St. Francis de Sales: From 99 families to 100 years of service
By Andrea Gaines
St. Francis de Sales Catholic Church in Purcellville will celebrate its 100th Anniversary with a family picnic on Saturday, Sept. 18, from noon to 4 p.m.
As the Church website notes, “The entire parish and Purcellville community are invited.” Said the church’s pastor, Father James Gould, “Join us for a traditional picnic with great food, additional treats, games, memorabilia, activities, and entertainment for all to enjoy.”
The church is also calling all bakers—looking for homemade pies and specialty cakes for a Bake-Off Silent Auction.
“This day marks the 100th Anniversary of the dedication of St. Francis de Sales Catholic Church,” said Fr. Gould.
“As we have been held down with the COVID restrictions in the last 17 months, there was no immediate plan on celebrating the anniversary where all could attend.”
“Now with the recent openings proclaimed by the powers that be in the Commonwealth and Diocese, we have decided to celebrate the anniversary with a parish picnic on Saturday, September 18.”
“Lily of the Mohawks” and other bits of Virginia and church history
Fr. Gould is as enthusiastic about the festivities planned as he is about celebrating the history of the church in Virginia and beyond.
We spoke with Fr. Gould recently, and he absolutely gushed when asked about the fun to come and the long journey of St. Francis de Sales, which served as a mission for just 99 Loudoun County Catholics before it became an official parish.
Fr. Gould knows a lot about Virginia’s and North America’s history – history going way back – and how it relates to his beloved church.
He told us, for example, about a Native American known as the Lily of the Mohawks. Noted Fr. Gould, “She traversed through our current parish boundaries when the Mohawks were wintering in North Carolina.”
This original flower child, or environmentalist is Saint Kateri Tekakwitha, the first Indigenous American to be canonized as a saint.
Known as the “Lily of the Mohawks,” she is the patroness of ecology and the environment. Tekakwitha was a figure from 17th century Virginia, New England, and Canada.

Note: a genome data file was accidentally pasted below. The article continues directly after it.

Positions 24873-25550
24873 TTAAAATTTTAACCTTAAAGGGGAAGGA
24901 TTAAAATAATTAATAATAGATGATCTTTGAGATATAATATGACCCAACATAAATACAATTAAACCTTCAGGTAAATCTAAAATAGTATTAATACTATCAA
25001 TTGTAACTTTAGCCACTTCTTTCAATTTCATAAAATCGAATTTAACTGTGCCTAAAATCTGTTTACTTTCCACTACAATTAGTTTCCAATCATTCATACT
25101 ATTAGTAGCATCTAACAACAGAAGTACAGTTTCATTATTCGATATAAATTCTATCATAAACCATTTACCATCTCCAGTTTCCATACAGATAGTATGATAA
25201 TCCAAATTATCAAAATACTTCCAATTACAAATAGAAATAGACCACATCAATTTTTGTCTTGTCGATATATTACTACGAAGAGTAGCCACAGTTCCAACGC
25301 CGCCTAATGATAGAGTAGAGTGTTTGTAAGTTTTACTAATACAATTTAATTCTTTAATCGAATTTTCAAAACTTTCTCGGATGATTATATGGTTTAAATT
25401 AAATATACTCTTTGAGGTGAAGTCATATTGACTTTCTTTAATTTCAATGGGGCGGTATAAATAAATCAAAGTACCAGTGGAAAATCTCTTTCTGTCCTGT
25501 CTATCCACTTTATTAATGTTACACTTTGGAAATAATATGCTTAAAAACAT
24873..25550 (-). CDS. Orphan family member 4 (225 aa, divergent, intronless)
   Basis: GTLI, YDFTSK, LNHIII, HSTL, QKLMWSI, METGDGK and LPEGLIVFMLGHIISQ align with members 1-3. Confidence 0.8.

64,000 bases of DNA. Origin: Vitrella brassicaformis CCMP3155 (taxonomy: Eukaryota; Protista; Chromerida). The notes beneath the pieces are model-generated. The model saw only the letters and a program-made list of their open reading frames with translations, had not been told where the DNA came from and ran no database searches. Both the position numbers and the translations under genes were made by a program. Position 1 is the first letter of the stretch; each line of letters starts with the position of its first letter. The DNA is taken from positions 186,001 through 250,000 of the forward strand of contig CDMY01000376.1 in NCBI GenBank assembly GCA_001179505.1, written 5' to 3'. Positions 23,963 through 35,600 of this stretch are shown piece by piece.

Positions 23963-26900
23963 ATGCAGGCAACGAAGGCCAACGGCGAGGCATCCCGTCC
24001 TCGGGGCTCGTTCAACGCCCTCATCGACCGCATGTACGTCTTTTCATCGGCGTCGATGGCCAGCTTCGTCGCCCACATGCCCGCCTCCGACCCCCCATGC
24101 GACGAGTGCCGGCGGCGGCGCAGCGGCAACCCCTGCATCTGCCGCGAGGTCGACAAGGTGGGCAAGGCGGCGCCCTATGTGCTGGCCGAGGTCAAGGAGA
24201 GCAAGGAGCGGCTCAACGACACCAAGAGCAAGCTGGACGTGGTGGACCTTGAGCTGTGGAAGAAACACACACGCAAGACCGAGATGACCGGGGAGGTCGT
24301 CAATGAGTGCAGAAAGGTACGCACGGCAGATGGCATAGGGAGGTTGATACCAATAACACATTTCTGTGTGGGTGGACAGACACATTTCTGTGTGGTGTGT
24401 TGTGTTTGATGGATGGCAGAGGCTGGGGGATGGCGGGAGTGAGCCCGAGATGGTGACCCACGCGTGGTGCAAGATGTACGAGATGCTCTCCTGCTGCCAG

As Fr. Gould related in a church newsletter announcing the September celebration, “The turn of the 19th century found Loudoun County, Virginia, with few Catholics, and even fewer Catholic churches. Only one existed, that being the Immaculate Conception, founded in 1878, in Leesburg.
“In 1918,” he continued, “Henry and Philomena Schneider, of Round Hill, made an arrangement with Father Van Ingelgem, which brought the first Catholic services to the County west of Leesburg.”
Original services in private homes
“Services at a private home, the Schneider home, continued until 1919, and since attendance at these services had been continually increasing, Father Van Ingelgem began searching for another location.”
Fr. Gould continued, “Services were held for a long time in this private home in Purcellville. Then, outgrowing that space, a new church was built on the Ball Property at 16th and Main Streets. Groundbreaking ceremonies were held in 1920, and on May 29, 1921, the church was dedicated.”
This is the sequence of events and history being brought back to life on Sept. 18.
On Sept. 1, 1967, an agreement was signed between the Capuchin Franciscan Friars, New Jersey Province, and the Diocese of Richmond. The Capuchins’ offer to serve at St. Francis and upgraded the status of the church from mission to parish. The “new” parish of St. Francis de Sales began with 99 families. In 1974, the Diocese of Arlington was established, and St. Francis de Sales became a parish in this new diocese.
St. Francis de Sales continually increased its ability to serve Loudoun County Catholics. Our area is one of the most prosperous and fastest-growing places in the nation, and as the area’s Catholic population grew, so did de Sales, dovetailing with the needs of people just as it had done during the time of Lily of the Mohawks.
“The number of masses was increased to three each on Sunday and additional masses were said at the Blue Ridge Middle School Auditorium, and the Loudoun Valley High School Auditorium,” said Fr. Gould.
“Churches in the area, including Protestant churches, collaborated to serve the faithful, with whatever space was available for dinners, marriages, education, and more. Larger churches and more church facilities were needed, and that required money. Land needed to be acquired, permits needed to be obtained, architect’s drawings approved, sufficient capital raised,” he said.
Keeping with the Catholic order of things, at St. Francis de Sales, a “friary” was built instead of a rectory. In 1992, the church was completed and “with joy and exaltation was dedicated on June 28, 1992. At that time, the parish served 250 families,” said Fr. Gould.
Over time, the church known as St. Francis de Sales built additional space for meetings, kitchen space, and several classrooms for religious education.
“Classes for religious education were held at Loudoun Valley High School, and then Woodgrove High School,” he said. But, as “the community room and kitchen weren’t adequate for the size of the parish, large events such as weddings and large-scale parish events could not be held in the limited space available, youth activities, and recreation for all members of the parish were minimal.”
Early in 2001 the concept of a new parish center was introduced. Over time, St. Francis de Sales evolved into what we see today. And, the rest is history, all to be celebrated on Saturday, Sept. 18.